The CDC now recommends wearing a cloth mask in public.

By Emily VanSchmus and Kim Hutchison
April 07, 2020
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According to new Center for Disease Control (CDC) guidelines, anyone entering a public space should wear a cloth mask. And while this new suggestion sounds a bit scary, it’s one of the easiest ways to keep yourself and others safe from the new coronavirus. Even though social distancing is still in full effect, there are still a few essential errands you may need to do, like grocery shopping or picking up prescriptions.

Do you need to wear a mask if you’re not sick? The short answer is yes. Even if you’re perfectly healthy and aren’t aware of any recent exposure to the virus, you could still be a risk to others. The CDC now reports, “that a significant portion of individuals with coronavirus lack symptoms ('asymptomatic') and that even those who eventually develop symptoms ('pre-symptomatic') can transmit the virus to others before showing symptoms.” 

Essentially, if you are unknowingly carrying the virus, a trip to the grocery store could spread the virus to several other people. Niket Sonpal, M.D., a professor at the Touro College of Osteopathic Medicine and practicing physician, is currently caring for patients who have tested positive for COVID-19 in Brooklyn, New York. He says the CDC recommendation is not so much about keeping yourself healthy as it is about preventing the spread of particles you may be carrying. “There are so many people who are walking around with symptoms. Cloth masks prevent particles from exiting the mask wear's nose and mouth, and to a lesser degree also prevent outside particles from getting inside the wearer's nose and mouth,” he explains.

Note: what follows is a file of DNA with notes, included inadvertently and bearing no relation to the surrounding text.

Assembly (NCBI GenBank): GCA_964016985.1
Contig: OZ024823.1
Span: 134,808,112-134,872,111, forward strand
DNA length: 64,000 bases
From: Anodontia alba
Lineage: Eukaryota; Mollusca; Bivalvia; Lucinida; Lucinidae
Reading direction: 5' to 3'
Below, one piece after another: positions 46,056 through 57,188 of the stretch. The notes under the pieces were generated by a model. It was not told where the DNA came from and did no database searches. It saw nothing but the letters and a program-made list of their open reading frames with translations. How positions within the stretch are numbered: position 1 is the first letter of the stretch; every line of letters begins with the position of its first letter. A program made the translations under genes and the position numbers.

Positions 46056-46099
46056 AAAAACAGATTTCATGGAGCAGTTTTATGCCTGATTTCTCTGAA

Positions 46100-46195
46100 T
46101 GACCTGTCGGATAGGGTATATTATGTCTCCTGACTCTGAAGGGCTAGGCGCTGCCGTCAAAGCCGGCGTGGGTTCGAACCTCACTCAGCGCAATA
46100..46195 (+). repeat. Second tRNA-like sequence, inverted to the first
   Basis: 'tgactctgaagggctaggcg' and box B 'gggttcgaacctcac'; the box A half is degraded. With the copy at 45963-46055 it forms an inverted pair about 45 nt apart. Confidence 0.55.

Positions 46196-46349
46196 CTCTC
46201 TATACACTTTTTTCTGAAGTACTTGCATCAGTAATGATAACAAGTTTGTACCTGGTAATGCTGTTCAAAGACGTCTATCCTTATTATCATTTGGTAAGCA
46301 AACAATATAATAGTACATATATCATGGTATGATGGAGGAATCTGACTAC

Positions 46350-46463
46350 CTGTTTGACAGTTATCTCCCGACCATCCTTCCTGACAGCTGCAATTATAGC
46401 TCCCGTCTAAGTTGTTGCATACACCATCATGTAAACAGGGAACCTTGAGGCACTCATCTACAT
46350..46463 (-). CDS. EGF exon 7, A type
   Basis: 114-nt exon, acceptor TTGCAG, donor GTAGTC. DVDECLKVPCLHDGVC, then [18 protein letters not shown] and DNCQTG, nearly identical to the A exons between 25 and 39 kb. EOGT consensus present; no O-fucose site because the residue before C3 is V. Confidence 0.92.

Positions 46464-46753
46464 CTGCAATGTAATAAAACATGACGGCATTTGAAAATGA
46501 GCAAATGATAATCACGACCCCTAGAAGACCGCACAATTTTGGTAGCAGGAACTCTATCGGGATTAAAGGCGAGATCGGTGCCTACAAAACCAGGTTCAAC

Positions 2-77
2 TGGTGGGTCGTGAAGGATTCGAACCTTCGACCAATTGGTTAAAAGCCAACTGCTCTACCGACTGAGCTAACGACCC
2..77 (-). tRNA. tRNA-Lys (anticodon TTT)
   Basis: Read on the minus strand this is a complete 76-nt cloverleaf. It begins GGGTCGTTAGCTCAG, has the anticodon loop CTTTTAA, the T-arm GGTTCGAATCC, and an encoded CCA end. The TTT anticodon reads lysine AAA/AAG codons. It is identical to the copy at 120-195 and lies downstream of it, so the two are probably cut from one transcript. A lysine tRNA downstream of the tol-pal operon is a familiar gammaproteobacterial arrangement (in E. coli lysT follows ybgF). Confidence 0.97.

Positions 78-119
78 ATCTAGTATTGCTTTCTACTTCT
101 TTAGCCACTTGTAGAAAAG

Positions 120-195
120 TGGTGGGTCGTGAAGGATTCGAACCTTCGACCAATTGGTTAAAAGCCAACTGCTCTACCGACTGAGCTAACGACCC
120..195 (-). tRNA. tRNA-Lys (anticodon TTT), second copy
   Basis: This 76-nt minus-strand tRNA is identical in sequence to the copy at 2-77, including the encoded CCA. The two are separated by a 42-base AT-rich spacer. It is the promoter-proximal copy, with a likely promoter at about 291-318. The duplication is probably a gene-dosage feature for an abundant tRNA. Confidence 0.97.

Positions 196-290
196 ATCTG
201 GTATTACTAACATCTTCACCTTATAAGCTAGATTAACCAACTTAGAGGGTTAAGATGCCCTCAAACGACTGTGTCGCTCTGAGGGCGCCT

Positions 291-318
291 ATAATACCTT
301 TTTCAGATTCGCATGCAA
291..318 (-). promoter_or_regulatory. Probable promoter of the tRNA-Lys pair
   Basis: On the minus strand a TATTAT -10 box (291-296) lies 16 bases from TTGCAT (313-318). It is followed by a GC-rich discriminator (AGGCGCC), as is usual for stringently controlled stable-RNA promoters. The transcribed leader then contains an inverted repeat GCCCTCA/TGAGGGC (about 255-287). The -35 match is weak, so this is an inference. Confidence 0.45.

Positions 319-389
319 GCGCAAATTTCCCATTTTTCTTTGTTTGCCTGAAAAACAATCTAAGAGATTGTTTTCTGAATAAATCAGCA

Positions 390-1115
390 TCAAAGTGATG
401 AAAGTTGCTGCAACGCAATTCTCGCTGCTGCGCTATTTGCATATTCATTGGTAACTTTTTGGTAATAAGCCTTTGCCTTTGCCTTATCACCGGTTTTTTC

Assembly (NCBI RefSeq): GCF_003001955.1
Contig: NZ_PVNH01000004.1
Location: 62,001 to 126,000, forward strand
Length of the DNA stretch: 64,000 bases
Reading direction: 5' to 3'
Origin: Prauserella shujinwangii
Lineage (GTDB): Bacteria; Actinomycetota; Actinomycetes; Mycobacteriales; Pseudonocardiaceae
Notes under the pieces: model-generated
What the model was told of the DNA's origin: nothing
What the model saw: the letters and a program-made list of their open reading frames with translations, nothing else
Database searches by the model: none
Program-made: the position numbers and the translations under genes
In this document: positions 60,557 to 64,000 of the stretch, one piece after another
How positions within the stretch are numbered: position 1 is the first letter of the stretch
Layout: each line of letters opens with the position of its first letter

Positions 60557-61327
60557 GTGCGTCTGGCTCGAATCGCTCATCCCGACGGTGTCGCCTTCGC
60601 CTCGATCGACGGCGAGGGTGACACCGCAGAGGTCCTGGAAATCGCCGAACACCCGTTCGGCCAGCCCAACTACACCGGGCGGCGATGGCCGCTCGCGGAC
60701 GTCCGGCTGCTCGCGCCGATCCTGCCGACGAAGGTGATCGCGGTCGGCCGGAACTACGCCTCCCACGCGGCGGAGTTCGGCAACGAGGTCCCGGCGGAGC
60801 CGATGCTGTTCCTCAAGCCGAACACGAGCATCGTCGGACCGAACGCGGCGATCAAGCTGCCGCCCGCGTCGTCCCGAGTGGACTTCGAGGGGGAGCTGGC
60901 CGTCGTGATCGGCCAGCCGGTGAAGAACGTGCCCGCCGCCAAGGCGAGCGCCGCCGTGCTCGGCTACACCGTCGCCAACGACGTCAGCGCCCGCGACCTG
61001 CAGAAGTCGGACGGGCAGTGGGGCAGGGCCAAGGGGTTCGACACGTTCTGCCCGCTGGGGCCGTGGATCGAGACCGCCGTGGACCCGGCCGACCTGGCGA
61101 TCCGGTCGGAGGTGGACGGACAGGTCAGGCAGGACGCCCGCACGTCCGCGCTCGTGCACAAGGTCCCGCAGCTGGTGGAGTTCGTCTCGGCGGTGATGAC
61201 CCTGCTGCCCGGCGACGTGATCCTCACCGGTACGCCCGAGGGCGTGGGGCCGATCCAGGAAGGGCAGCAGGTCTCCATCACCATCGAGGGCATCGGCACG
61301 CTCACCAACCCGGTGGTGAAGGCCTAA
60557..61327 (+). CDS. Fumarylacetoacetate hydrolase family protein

On April 3, the CDC recommended that the public use or make their own cloth face masks so that surgical masks and N95 masks can be reserved for healthcare workers. “Those are critical supplies that must continue to be reserved for healthcare workers and other medical first responders,” according to their announcement. If you have any non-cloth masks leftover from home renovation projects, contact your local hospital to find out how to donate them to doctors or nurses in your area.

Sonpal walked us through the differences between N95 and surgical masks. “A surgical mask is a loose-fitting, disposable device that creates a physical barrier between the mouth and nose of the wearer and potential contaminants in the immediate environment,” he says. “The N95 designation means that when subjected to careful testing, the respirator blocks at least 95% of very small (0.3 micron) test particles.”

As for why N95 masks should be reserved for healthcare workers, Sonpal says it’s a purely mathematical reason: There simply aren’t enough masks for everyone, so the masks should be worn by those with the highest risk. “As healthcare workers, we are going to be exposed to the virus at astronomically higher rates than the average person,” he says. “Therefore healthcare workers need a larger degree of protection.”

Luckily, it’s easy to make your own cloth masks at home: You don’t even need to know how to sew! Use these how-to instructions to make your own cloth mask. Keep in mind that according to the CDC, cloth face coverings should fit snugly but comfortably against the side of the face and include multiple layers of fabric. They should also allow for breathing without restriction and should be able to be laundered when necessary. 

Four Ways to Make a No-Sew Mask:

Kim Hutchison

1

What you’ll need: 

  • Bandana
  • Coffee filter
  • Hair elastics or rubber bands

Step 1:

Fold a bandana in half lengthwise, then fold the top and bottom edges together to gently crease, then unfold. Fold a coffee filter lengthwise and place it horizontally in the center, and then re-fold the top and bottom edges to meet in the center again.

Step 2:

Slide one hair elastic (you can use rubber bands too, but stretchy hair elastics are more comfortable) onto either end of the folded bandana and slide them toward the center until they’re about seven inches apart. Then fold in the ends of the bandana so that the hair elastics are on the outer edges.

Step 3:

To wear the mask, place the side with the folded edges on your nose and mouth and loop the hair elastics over your ears.

Kim Hutchison

2

What you’ll need: 

  • Square piece of fabric (at least 20 x 20 inches)
  • Pipe cleaner
  • Double-sided tape
  • Hair elastics or rubber bands

Step 1: